Most cities in Maharashtra and Gujarat indicated a rising trend in annual PM2.5 levels with a drop through 2020 (during lockdowns) followed by a rebound and a rising trend visible in 2021, an analysis by the Centre for Science & Environment (CSE) said on Wednesday.
Stating that the air pollution is rapidly becoming a matter of concern in the two western states, the new analysis of regional air pollution levels said cities in Gujarat are more polluted than those in Maharashtra.
The analysis covered 56 continuous ambient air quality monitoring stations (CAAQMS) spread across 15 cities in the two states.
Gujarat’s Vatva and Ankleshwar have the most polluted air in the region with the 2021 average of PM2.5 at 67 microgram per metre cube. This is followed by Vapi and Ahmedabad with 2021 annual averages at 54 and 53 microgram per metre cube, respectively.
In Maharashtra, Chandrapur, an industrial city, has recorded levels marginally above the annual standard at 43 microgram per metre cube. Other stations have met the annual standard though all of them showed a rising trend in 2021 after the dip in 2020.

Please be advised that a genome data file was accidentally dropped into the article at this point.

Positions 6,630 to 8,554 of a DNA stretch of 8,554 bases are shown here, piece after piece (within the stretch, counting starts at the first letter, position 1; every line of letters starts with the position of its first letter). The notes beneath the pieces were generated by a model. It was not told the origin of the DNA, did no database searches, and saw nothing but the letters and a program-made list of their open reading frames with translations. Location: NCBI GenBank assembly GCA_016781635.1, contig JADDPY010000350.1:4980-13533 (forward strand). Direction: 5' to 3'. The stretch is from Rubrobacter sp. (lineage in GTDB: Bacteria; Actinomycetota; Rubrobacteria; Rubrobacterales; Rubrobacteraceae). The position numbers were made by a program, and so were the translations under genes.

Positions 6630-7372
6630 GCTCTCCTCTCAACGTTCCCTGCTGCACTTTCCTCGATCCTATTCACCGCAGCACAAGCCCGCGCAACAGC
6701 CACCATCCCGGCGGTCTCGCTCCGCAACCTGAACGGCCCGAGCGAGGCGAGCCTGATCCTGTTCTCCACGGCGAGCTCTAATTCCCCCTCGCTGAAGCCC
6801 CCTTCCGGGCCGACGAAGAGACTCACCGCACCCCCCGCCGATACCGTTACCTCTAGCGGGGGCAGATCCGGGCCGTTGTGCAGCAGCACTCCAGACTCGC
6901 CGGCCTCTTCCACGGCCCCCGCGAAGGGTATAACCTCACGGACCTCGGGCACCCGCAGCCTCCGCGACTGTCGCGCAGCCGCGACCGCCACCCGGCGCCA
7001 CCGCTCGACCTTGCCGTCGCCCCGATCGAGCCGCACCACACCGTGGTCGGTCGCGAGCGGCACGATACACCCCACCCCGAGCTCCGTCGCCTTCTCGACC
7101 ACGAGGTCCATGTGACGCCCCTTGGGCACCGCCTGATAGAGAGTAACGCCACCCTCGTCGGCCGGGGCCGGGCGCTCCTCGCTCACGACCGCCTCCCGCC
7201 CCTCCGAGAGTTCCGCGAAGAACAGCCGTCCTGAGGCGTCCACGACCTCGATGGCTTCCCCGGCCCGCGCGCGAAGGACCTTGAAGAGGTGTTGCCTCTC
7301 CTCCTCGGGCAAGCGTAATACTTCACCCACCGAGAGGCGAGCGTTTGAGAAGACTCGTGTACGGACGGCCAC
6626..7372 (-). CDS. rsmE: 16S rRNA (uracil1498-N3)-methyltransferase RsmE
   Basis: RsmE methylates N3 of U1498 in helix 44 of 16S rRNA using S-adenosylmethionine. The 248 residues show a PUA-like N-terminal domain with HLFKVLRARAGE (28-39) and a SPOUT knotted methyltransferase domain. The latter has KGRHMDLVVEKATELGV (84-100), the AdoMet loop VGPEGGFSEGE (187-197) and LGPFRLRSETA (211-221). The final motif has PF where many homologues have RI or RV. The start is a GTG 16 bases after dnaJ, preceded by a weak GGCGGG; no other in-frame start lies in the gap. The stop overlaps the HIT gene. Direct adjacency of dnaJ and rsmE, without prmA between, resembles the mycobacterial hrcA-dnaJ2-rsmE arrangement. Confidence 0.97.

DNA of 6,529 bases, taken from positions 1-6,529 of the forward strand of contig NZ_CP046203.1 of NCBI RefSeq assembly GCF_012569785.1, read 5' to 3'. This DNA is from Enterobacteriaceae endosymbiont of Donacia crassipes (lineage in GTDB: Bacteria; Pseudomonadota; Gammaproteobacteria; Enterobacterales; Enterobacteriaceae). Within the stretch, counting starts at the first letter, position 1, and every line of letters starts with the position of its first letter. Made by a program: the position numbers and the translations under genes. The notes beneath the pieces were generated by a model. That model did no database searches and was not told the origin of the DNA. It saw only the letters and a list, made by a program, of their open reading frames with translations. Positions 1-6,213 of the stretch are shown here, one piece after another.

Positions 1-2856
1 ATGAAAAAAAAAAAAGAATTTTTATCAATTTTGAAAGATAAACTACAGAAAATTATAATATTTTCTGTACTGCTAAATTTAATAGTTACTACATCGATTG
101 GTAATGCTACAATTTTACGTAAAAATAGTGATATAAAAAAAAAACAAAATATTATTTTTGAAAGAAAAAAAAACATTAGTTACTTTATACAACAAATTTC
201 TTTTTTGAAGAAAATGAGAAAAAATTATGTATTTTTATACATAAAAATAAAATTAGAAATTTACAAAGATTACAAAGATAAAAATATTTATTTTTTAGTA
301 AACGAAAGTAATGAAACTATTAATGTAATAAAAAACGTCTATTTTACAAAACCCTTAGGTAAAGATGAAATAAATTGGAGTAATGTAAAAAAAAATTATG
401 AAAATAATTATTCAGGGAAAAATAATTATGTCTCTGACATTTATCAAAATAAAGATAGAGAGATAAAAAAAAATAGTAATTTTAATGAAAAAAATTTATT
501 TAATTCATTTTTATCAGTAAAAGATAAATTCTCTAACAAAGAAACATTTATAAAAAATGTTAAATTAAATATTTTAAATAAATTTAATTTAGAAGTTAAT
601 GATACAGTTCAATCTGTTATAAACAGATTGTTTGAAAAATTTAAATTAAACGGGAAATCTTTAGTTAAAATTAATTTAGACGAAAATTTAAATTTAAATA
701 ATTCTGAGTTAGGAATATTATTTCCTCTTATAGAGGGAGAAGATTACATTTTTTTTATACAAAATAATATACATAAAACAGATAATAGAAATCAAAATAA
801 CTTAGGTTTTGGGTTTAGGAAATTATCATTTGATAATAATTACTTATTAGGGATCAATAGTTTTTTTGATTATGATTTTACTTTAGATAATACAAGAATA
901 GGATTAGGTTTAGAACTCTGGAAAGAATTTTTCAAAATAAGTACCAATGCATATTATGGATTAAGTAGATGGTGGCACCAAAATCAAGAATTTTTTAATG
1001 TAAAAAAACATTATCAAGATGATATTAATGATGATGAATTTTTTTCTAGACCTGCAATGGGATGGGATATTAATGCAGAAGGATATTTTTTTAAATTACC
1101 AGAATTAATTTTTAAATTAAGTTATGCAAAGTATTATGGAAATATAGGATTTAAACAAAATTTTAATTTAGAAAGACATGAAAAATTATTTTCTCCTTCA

Despite low annual levels, cities in Maharashtra experienced a high number of days with ‘poor’ and ‘very poor’ AQI compared to Gujarat.
With 102 days of poor and very poor AQI, Ankleshwar in Gujarat had the unhealthiest days in the region, followed by Kalyan (84 days), Vatva (75 days), and Navi Mumbai (54 days).
Vapi had 48 days of poor and very poor AQI — but its data is missing for 138 days (mainly for the winter months). Mumbai registered 42 days of poor and very poor AQI despite meeting the annual standard.
Levels during high weekly pollution episodes in winter can be more than double the annual concentration in several cities. During the worst weekly pollution episodes in winter, the PM2.5 concentrations can increase significantly higher than the annual PM2.5 average — about two times higher in several cities.
“This analysis of real-time air quality data for the period 2019-2021 shows that the downward dip in pollution that was induced by the lockdown phases of the pandemic in 2020 is changing. Pollution levels are threatening to bounce back. In many cases, the levels are even higher than in 2019. This underscores the urgency of scaling up action across all sectors to prevent further worsening and to arrest the trend in this region,” said Anumita Roychowdhury, Executive Director, Research and Advocacy, CSE.
However, this data has a challenge of data gaps and quality despite automation. Review of data availability from the automated monitoring stations in the region under the CAAQMS programme of CPCB shows major data gaps. Data availability calculated as the number of days with adequate PM2.5 data for computation of a valid 24-hour average has been low in five of the 12 cities in the region, the CSE analysis showed.